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“The life of the law has not been logic; it has been experience.”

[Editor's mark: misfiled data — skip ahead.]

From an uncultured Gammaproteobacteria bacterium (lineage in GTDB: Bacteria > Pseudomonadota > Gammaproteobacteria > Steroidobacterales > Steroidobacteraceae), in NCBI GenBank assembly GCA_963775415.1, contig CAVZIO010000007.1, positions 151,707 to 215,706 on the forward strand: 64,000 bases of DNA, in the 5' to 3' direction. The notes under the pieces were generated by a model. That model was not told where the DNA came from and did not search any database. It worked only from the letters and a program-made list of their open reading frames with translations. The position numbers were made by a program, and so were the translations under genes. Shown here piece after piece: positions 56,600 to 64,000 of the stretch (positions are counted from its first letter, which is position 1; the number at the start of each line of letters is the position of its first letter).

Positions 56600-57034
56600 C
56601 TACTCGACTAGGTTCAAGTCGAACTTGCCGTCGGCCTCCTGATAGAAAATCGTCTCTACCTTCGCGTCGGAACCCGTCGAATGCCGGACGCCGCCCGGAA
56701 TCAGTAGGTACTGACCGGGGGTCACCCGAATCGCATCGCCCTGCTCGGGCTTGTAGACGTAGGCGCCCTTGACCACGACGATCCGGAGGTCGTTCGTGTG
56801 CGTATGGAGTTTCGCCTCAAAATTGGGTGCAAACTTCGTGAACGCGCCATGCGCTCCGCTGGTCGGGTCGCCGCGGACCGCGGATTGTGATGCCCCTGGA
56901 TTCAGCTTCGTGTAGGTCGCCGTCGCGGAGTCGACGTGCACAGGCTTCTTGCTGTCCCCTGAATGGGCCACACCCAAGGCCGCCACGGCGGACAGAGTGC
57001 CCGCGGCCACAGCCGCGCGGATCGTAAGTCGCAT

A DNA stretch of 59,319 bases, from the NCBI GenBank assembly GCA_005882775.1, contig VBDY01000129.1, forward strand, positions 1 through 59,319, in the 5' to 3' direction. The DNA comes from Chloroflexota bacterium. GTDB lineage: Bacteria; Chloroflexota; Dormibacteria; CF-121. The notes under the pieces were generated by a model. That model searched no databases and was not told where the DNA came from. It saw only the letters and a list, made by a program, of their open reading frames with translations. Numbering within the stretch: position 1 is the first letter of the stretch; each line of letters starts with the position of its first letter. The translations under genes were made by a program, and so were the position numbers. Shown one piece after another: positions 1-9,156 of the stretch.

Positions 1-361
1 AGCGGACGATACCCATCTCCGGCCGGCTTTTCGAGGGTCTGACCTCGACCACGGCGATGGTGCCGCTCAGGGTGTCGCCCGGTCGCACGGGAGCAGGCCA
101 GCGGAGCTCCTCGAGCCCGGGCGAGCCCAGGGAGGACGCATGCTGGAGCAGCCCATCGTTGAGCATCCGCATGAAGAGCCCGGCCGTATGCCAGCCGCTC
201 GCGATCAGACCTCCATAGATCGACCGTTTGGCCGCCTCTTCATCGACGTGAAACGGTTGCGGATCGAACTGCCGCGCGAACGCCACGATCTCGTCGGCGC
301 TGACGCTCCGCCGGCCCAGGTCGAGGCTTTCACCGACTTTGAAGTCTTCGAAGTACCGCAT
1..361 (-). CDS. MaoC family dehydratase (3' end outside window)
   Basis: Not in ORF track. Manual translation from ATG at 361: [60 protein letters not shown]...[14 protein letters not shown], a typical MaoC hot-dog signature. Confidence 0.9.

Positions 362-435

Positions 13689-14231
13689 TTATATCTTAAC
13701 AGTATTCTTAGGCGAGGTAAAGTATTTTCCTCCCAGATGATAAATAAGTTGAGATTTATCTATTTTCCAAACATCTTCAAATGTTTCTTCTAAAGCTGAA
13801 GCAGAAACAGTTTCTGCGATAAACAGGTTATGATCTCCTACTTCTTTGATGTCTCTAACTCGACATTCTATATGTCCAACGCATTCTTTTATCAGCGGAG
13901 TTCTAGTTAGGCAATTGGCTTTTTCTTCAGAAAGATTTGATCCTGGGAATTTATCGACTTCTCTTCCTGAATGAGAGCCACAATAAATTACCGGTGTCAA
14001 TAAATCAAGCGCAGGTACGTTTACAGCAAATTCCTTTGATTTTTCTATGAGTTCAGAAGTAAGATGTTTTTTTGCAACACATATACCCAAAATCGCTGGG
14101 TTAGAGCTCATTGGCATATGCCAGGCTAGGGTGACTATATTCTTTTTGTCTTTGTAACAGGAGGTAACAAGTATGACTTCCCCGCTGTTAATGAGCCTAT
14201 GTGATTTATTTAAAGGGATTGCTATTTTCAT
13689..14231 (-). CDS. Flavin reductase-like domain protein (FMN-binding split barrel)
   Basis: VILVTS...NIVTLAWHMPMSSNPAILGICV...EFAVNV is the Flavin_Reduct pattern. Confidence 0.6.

-Oliver Wendell Holmes, Jr.

McKenna Law Update & News – December 2014


In This Issue...